Ivo Freriks
Author: Ivo Freriks
With Camera Review Stuff I hope to make a modest contribution to the pleasure that you get from photography. By testing cameras and lenses in the same way, evluating the results and weighing up the pros and cons, I hope to help you find the right camera or lens.

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Comments (4)

  1. Joris

Nice review. I can confirm that a DX camera such as D3200 or D5200 requires a good/excellent quality lens because of the demanding APS-C sensor. The standard kit lens does not completely stands to this requirement.

 
  1. Adriano Santos    Joris

Joris don't forget to crop factor the aperture as well, that lens wont behave the same ,regarding background blur, on a cropped sensor.

 
  1. Adriano Santos

Hello i stumbled on this review and this information is not entirely correct, "Yet the crop factor of 1.5 of a Nikon DX camera like the Nikon D3200 makes such a lens an attractive partner. You will have a fast f/2.8 lens with a field of view...

Hello i stumbled on this review and this information is not entirely correct, "Yet the crop factor of 1.5 of a Nikon DX camera like the Nikon D3200 makes such a lens an attractive partner. You will have a fast f/2.8 lens with a field of view which is equal to that of a 300 mm f/2.8 lens at a full frame camera, but at a lower price and vibration reduction included."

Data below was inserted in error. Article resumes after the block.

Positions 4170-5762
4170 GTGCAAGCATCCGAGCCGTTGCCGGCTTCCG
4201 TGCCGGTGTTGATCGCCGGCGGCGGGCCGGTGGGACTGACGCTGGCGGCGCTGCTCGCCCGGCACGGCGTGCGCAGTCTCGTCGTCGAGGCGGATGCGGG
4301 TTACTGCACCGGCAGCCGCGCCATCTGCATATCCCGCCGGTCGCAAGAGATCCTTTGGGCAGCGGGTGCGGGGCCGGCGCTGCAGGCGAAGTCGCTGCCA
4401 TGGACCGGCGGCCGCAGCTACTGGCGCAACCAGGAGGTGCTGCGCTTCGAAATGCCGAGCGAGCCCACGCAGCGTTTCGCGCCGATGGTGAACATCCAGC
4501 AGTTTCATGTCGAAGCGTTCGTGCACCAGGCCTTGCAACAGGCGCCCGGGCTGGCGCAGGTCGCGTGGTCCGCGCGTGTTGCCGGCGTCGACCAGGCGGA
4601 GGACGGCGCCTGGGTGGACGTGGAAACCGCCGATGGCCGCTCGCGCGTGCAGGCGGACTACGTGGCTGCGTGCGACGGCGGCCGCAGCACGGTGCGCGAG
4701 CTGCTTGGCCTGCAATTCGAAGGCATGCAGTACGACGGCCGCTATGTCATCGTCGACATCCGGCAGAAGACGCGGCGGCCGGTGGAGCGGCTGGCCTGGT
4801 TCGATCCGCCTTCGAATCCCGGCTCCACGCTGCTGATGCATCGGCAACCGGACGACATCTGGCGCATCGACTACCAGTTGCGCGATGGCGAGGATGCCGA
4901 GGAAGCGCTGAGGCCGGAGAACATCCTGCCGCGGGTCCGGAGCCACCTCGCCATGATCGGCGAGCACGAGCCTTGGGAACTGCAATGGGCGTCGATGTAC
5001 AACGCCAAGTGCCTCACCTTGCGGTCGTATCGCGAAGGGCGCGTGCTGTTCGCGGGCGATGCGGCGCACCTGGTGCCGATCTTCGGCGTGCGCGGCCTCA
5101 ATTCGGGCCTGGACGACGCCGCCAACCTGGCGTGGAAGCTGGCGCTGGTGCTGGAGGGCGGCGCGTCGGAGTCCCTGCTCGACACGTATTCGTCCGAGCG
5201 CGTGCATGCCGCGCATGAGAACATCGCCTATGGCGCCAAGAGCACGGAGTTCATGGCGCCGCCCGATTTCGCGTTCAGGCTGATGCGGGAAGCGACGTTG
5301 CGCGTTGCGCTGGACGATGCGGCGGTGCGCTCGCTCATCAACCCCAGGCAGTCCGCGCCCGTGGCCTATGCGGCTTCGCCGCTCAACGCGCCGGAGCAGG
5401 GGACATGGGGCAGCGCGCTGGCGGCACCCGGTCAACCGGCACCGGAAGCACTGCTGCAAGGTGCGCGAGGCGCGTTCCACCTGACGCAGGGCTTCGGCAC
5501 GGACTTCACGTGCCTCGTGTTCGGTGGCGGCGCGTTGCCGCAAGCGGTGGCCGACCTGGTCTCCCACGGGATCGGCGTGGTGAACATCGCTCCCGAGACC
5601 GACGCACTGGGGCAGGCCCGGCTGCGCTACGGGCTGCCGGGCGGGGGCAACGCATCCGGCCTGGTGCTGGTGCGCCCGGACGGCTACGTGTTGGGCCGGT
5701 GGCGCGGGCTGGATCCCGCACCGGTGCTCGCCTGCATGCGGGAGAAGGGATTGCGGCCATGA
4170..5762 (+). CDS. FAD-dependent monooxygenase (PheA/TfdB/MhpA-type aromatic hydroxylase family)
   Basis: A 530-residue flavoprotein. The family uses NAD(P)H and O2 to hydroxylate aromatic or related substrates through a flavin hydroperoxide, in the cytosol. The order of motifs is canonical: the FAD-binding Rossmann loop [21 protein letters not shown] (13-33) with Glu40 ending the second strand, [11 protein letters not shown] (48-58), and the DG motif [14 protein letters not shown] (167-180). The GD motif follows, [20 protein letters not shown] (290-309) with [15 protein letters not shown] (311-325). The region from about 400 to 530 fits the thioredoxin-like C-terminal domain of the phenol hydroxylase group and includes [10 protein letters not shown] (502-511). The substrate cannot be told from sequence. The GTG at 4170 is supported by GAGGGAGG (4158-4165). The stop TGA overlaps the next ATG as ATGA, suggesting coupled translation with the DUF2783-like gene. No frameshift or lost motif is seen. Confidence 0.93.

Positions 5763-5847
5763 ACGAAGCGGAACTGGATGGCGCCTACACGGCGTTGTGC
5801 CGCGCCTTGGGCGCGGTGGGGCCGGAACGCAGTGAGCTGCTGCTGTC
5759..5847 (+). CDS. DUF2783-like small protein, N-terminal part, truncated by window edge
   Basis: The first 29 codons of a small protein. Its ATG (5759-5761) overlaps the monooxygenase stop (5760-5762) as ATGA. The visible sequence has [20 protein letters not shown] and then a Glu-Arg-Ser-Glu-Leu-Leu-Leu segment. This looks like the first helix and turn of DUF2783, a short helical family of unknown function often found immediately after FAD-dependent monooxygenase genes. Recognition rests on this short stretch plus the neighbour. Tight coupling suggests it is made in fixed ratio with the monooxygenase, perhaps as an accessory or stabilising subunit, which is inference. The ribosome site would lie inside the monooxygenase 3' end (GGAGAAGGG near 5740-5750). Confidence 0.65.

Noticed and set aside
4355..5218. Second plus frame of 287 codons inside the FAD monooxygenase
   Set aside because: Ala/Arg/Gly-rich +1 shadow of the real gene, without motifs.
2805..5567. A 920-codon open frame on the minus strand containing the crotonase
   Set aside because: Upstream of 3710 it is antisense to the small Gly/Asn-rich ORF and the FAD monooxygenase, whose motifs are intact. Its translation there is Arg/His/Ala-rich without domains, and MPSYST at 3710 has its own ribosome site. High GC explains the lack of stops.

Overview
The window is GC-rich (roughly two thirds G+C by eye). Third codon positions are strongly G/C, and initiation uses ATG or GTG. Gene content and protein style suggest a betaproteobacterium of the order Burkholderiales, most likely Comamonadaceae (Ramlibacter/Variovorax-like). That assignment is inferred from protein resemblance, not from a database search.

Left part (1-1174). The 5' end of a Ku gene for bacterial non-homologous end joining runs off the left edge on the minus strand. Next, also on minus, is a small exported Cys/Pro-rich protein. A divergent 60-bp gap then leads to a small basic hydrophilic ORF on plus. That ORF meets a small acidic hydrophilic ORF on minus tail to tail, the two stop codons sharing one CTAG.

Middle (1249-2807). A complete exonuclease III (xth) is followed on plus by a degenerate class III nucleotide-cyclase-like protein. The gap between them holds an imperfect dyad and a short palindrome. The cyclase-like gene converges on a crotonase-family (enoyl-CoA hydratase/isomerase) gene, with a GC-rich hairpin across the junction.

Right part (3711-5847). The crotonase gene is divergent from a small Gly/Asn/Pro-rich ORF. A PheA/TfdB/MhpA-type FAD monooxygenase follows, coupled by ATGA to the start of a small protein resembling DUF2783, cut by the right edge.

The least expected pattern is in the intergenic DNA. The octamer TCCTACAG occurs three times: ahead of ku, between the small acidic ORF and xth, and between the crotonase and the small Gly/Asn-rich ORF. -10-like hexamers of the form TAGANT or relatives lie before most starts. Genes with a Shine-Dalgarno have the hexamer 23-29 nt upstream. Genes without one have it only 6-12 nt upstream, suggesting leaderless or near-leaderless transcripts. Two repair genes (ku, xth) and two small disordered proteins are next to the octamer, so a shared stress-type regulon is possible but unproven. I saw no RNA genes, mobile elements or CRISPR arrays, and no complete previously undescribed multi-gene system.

Crop factor aplies to focal distance and aperture, you cannot change one without the other, in this case, this lens will be equivalent to a 300mm with a f/4.2 so in the end taking a picture with a APS-C at the maximum focal lenght won't produce the same background blur as it does on the full sensor, regarding lightness, well it will work cause the lens is letting all light in regardless the sensor used, but since sensors are physicaly larger or smaller the total amount of light is not the same but you can get bright pictures cause the lens has a big aperture, hope i made any sense whatsoever :P

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  1. Ivo    Adriano Santos

If bokeh is the only thing in life, your consideration is entirely correct and makes a lot of sense: you can not change focal length without the aperture.

Is bokeh the only thing in the life of a photograper?
Many photographers buy a fast lens,...

If bokeh is the only thing in life, your consideration is entirely correct and makes a lot of sense: you can not change focal length without the aperture.

Is bokeh the only thing in the life of a photograper?
Many photographers buy a fast lens, since they need faster shutter speeds. For a totally blurred image it doesn't matter to them whether the bokeh or depth of field could have been more beautiful. Maybe a fast shutter speed is the first essential feature for them and a preference for either depth of field or a nice bokeh comes second.

On the other hand, a lot of beautifull telephoto lens images are shot with full-frame camera's set @ f/8- when the amount of light permits - since these photographers like to have some extra depth of field.

That's why I still believe this is a very nice lens for a photographer with a DX sensor camera. They will get sharper images, more depth of field and a more beautifull bokeh than they ever had with their camera. And yes, if they want an even more creamier bokeh and they don't mind a larger field of view and a decrease in depth of field, they can buy a full frame camera any time they want!

Ivo